World War I lasted from 1914 to 1918 and gave rise to a level of destruction and death never before seen in the modern war, mostly due to the combination of the tactics of trench warfare and modern military technology. By the time the armistice was finally reached, more than 18 million lives had been lost.
Why World War I Happened
While general unrest in Eastern Europe and the Balkan territories was causing strife on the continent, the true catalyst for World War I was the assassination of Archduke Franz Ferdinand at the hands of a Bosnian student who was part of the Serbian Nationalist movement. Austria-Hungary, once assured of support from Germany with whom they had a mutual defense pact, struck at Serbia and was met with retaliation from Russia, Serbia's wartime ally. Soon, the conflict had expanded to include Britain, France, Japan and the United States.
World War I Timeline
June 1914 – Archduke Franz Ferdinand and his wife, Sophie, are assassinated in Sarajevo by Bosnian student Gavrio Princip. Austria subsequently declares war on Serbia.
August 1914 – Germany declares war on France and invades Belgium.
October 1914 – Trench warfare is rampant in Western Europe.
January 1915 – The first of several zeppelin raids on Britain takes place.
May 1915 – A German U-boat sinks the ocean liner Lusitania.
February 1916 – The Battle of Verdun takes place.
September 1916 – Tanks are used en masse in the battle of Somme.
February 1917 – Germany attacks merchant ships and other nonmilitary seafaring vessels despite warnings from the United States and Britain.
April 1917 – The United States officially declares war on Germany.
November 1917 – British troops win a victory at Cambrai.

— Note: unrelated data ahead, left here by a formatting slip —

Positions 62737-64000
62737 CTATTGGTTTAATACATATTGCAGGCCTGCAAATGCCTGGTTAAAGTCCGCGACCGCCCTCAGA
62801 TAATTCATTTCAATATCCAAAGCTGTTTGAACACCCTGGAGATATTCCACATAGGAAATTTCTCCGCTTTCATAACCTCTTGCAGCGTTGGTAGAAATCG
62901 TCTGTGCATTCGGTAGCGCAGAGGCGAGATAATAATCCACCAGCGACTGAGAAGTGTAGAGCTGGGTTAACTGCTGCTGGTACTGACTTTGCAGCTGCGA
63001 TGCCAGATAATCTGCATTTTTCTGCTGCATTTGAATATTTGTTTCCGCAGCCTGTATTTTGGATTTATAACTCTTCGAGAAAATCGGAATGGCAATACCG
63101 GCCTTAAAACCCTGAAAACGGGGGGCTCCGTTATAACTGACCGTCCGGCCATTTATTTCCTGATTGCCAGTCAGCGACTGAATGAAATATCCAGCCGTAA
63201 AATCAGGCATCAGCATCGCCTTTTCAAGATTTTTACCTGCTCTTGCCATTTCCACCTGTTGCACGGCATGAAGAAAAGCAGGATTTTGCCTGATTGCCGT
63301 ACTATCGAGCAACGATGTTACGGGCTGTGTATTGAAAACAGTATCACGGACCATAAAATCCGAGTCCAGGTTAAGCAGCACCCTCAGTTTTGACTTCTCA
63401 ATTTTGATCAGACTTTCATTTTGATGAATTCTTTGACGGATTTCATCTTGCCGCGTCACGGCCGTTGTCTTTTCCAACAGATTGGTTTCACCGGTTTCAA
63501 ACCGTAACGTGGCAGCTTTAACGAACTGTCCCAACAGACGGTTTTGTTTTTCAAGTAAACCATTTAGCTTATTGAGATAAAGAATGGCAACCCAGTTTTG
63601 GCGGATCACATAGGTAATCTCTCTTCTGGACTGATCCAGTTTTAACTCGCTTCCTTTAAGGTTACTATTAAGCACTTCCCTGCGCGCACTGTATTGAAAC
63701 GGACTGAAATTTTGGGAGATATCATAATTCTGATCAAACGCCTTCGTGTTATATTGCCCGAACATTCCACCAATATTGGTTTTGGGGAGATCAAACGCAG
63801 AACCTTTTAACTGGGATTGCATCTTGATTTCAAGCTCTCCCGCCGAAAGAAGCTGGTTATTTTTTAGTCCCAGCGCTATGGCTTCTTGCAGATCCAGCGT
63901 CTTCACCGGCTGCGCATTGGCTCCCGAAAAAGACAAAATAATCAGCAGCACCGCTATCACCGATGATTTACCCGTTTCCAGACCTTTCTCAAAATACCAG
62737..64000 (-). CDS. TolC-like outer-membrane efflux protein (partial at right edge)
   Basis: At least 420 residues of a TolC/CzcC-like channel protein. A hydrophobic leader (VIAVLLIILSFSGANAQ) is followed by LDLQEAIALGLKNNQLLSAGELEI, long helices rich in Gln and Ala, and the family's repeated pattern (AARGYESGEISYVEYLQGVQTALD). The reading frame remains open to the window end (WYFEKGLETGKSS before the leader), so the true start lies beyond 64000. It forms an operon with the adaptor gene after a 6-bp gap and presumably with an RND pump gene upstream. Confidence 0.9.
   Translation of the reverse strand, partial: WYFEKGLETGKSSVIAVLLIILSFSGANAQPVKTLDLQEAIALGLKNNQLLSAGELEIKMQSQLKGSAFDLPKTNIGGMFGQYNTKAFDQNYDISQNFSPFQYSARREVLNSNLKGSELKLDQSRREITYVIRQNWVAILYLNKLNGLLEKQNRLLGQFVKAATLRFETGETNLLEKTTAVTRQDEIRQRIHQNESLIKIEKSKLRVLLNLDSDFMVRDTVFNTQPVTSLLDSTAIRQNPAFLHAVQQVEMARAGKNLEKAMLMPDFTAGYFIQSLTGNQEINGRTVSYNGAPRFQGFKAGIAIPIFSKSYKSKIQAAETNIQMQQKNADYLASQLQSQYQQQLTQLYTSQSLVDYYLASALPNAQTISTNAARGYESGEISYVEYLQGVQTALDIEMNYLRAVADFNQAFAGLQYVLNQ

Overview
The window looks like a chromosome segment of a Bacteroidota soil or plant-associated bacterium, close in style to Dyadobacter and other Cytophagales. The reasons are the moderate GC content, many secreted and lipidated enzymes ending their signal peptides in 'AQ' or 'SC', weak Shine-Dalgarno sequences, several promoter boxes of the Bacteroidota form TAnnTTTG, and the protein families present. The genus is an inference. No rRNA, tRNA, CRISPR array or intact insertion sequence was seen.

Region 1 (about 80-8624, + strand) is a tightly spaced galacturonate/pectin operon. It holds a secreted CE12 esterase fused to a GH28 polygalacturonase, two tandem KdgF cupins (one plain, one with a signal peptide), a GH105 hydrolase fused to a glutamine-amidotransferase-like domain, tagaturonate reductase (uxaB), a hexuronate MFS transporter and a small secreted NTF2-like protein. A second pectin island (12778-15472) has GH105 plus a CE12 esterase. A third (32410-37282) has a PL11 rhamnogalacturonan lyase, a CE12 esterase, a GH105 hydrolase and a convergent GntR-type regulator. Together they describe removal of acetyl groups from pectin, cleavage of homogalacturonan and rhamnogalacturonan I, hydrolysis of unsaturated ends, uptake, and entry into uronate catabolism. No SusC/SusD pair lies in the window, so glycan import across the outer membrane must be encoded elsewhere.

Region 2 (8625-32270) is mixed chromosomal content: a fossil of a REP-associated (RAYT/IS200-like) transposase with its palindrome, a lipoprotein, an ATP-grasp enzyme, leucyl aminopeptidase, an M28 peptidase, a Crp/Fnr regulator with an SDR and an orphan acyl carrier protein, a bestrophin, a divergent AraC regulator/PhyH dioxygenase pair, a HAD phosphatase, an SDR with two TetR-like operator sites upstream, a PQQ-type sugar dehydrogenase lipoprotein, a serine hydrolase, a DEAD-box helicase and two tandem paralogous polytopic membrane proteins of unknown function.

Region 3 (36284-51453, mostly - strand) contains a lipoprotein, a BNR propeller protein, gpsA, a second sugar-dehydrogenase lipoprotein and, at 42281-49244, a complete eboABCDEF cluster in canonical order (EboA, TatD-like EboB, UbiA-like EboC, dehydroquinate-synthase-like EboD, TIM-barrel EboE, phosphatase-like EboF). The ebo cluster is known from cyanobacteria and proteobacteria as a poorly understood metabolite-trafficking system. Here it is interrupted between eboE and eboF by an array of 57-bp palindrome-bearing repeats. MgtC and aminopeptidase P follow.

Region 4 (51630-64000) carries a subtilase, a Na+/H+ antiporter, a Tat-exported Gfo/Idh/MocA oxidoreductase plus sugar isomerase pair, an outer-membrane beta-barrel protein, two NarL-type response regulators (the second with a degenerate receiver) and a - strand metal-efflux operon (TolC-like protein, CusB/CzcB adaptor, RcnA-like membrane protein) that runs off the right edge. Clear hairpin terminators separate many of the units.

March 1918 – Russia and Germany sign the treaty of Brest-Litovsk.
August 1918 – The Allied powers advance successfully across Europe.
October 1918 – Germany requests armistice; Germany's navy mutinies.
November 1918 – Armistice is reached; the war ends.
United States in World War I Timeline
When the war first broke out, the United States, under President Woodrow Wilson, had pledged to remain neutral as was the United States' custom in European wars. However, the United States had allyship with Britain, and when Germany declared its intentions to sink ships traveling in the Atlantic, the United States warned them against sinking any boats that weren't warships. Germany sunk the Lusitania, an ocean liner carrying weapons to Britain in 1916. Though Wilson was campaigning for re-election on the slogan "He Kept Us Out of War," there was increasing tension with Germany, who had begun to sink merchant ships and munitions boats despite warnings. In 1917, Germany sank four U.S. merchant ships, and Wilson asked Congress to declare war. The United States officially entered World War I on April 6, 1917.